Unity3D Finite State Machine by thefuntastic - 1

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An intuitive Unity3d finite state machine (FSM). Designed with an emphasis on usability, without sacrificing utility.

Unknown VersionMIT LicenseUpdated 10 days agoCreated on April 2nd, 2012
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Simple Finite State Machine for Unity (C#)

State machines are a very effective way to manage game state, either on your main game play object (Game Over, Restart, Continue etc) or UI (buttonHover, buttonPress etc) or on individual actors and NPCs (AI behaviours, Animations, etc). The following is a simple state machine that should work well within any Unity context.

Designed for simplicity

The textbook state machine implementation, and by extension other C# state machine libraries, have a tendency towards complicated configuration or excessive boilerplate. StateMachines are incredibly useful though - administrative overhead should never prevent us from improving readability, fixing bugs, and otherwise writing good code.

  • Create states at the speed of thought: Just add Enum fields!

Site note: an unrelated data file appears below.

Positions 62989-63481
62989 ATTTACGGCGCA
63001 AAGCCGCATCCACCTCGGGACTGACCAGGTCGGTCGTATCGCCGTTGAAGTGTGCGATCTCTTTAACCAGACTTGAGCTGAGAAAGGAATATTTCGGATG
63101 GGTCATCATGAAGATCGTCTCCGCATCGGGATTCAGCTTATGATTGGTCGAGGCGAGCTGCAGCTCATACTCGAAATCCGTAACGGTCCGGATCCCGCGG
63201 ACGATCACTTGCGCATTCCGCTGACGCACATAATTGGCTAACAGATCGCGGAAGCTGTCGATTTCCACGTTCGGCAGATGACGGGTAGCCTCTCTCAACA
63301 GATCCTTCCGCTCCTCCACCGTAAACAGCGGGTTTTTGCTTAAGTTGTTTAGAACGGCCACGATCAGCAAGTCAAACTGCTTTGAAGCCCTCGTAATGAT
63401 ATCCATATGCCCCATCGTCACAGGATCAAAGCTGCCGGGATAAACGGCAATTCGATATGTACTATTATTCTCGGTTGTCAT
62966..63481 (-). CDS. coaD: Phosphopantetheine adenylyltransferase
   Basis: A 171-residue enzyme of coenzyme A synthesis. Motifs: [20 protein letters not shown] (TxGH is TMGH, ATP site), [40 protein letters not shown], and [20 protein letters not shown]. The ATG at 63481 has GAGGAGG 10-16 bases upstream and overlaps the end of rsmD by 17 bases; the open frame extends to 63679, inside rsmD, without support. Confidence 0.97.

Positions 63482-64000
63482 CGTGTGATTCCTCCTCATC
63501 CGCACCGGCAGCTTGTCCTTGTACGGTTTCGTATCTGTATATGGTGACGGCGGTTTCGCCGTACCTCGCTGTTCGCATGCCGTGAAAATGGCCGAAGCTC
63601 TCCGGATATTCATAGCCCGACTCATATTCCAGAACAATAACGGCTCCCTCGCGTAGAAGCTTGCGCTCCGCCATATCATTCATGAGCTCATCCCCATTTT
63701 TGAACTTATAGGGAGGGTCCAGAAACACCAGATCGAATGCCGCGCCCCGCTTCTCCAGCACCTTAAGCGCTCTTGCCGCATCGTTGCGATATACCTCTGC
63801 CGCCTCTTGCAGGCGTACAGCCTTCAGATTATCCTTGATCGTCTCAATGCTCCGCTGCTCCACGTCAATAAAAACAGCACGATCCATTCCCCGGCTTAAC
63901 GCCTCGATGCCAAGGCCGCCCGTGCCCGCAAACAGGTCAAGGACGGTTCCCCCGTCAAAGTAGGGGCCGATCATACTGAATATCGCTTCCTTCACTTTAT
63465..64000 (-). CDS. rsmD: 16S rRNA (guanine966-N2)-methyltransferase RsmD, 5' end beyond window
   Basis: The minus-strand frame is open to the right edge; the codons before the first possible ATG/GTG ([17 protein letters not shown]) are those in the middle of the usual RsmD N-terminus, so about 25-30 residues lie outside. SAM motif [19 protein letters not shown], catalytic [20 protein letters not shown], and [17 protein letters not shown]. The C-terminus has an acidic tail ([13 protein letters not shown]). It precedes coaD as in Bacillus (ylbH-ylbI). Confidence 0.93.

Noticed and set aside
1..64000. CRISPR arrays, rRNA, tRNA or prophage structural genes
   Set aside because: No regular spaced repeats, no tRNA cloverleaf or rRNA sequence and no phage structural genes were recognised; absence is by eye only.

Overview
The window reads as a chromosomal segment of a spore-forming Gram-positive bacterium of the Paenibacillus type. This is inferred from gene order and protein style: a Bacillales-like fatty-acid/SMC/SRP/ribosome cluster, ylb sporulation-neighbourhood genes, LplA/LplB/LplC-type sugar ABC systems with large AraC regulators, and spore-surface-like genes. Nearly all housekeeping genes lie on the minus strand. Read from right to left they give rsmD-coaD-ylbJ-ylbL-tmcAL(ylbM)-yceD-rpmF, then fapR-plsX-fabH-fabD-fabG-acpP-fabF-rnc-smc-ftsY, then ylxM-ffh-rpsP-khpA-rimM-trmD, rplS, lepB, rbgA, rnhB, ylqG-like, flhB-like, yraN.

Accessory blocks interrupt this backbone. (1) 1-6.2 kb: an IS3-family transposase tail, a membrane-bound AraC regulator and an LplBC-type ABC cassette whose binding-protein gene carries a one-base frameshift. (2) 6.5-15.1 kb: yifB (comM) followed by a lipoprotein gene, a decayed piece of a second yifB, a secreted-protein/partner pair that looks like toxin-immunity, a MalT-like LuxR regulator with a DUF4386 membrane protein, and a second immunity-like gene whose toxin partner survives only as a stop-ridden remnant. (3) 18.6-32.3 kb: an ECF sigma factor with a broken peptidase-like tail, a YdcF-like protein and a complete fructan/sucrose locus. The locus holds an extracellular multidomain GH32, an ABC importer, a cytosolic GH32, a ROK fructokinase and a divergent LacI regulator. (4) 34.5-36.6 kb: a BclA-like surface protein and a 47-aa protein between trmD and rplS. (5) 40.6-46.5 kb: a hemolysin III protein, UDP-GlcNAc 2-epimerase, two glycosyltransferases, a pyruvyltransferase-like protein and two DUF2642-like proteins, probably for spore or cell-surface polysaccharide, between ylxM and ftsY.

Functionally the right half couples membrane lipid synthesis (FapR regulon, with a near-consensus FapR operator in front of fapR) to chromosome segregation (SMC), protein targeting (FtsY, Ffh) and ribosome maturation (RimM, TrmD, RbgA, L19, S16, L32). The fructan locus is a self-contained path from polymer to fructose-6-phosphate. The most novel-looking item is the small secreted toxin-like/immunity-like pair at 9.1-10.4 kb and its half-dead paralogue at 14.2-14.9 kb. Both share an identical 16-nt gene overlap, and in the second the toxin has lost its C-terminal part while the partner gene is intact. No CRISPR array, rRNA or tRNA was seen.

• Effectively reason about your code: Everything is in one place directly inside your MonoBehaviour.
  • Use what you know about Unity: Doing things the “Unity” way avoids unexpected weirdness and side effects.
  • Only write the methods you’re going to use: Clever under-the-hood reflection saves you from writing tedious boilerplate.

However, working programmers still need to ship production code. Correctness and performance should not be sacrificed in the name of convenience.

  • Extensive unit test coverage
  • Garbage allocation free after initialization
  • Battle hardened and shipped in production code
  • Suports iOS/Android/IL2CPP

Usage

The included example project (for Unity 2019.4) shows the State Machine in action. However, the following is everything you need to get going immediately:

using MonsterLove.StateMachine; //1. Remember the using statement

public class MyGameplayScript : MonoBehaviour
{
    public enum States
    {
        Init, 
        Play, 
        Win, 
        Lose
    }
    
    StateMachine<States> fsm;